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mqguffey Posted 24 Sep 2008 , 6:49pm
post #8 of 11

I've done red & black guitars (ditto on Americolor, much better icing colors than Wilton and I like the squeeze bottle better than dipping into paste) with white fondant accents and had no problem with bleeding.

For my strings, I piped them on the cake with white royal icing, let dry and then painted with silver luster dust & everclear.

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muddpuppy Posted 24 Sep 2008 , 6:56pm
post #9 of 11

I did mine all fondant with a gumpaste neck, but mine is standing. I'm not sure if the red buttercream will bleed into the white fondant but I'm thinking its a very good possibility especially if in a humid room... there's one in my photos, maybe help with ideas.. icon_smile.gif
Good Luck! I'd love to see pictures....

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Beckalita Posted 24 Sep 2008 , 6:57pm
post #10 of 11

Here is a link to one I did a few years ago.....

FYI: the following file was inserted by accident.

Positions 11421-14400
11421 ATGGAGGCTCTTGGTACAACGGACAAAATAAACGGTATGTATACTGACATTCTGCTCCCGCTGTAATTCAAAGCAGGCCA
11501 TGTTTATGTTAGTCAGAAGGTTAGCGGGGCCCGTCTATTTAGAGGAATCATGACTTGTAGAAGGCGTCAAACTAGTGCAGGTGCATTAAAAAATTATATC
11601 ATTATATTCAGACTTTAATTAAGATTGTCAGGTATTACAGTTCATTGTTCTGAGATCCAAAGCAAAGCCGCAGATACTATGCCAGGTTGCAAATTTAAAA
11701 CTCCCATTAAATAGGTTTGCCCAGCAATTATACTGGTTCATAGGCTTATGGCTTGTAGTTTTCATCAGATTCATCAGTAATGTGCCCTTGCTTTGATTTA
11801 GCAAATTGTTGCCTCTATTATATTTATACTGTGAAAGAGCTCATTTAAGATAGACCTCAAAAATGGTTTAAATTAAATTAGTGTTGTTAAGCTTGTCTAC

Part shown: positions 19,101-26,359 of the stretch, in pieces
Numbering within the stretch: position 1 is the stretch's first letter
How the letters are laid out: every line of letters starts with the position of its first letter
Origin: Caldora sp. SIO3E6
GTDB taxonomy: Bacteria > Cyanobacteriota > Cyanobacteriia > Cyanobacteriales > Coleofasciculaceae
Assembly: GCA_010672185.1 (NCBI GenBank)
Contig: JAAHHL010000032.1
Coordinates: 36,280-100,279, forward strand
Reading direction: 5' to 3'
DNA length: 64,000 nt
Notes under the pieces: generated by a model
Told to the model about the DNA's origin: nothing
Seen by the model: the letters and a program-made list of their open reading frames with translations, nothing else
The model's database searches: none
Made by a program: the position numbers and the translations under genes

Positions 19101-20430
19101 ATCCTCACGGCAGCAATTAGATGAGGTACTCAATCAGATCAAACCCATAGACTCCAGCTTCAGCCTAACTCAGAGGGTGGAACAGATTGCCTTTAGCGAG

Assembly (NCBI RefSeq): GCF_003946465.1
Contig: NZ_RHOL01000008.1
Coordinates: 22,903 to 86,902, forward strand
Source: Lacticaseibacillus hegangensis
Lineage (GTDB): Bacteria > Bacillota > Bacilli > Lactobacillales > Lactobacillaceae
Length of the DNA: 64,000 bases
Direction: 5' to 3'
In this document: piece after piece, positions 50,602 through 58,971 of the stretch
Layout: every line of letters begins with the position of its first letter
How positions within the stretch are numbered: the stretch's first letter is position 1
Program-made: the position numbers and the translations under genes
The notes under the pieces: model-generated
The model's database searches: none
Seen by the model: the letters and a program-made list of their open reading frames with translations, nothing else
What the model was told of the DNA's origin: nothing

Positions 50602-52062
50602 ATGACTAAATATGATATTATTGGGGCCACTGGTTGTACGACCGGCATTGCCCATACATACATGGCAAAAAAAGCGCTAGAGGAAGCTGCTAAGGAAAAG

http://home-and-garden.webshots.com/photo/1349486286026704827UQyiNA"><img src="http://thumb7.webshots.net/t/46/46/8/62/86/349486286UQyiNA_th.jpg" alt="Guitar cake"

My trick to red buttercream is to make a batch using supermarket red liquid color or red airbrush color for the liquid called for in the icing recipe. It takes very little if any extra color to get it the shade you want, and there's no bitter aftertaste.

I ditto the advice to make sure you have a board big enough! Good luck!!!

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fondantgirl Posted 30 Sep 2008 , 5:20am
post #11 of 11

Not sure when you were doing the cake but I recommend Dixie's precolored icings! They have all the colors even red and blackicon_biggrin.gif! And they are not as sweet as traditional buttercream another plus and you can order on their website and you don't need to make a minimum purchase or be a business! They are pretty fast to deliver it too! www.dixiesicing.com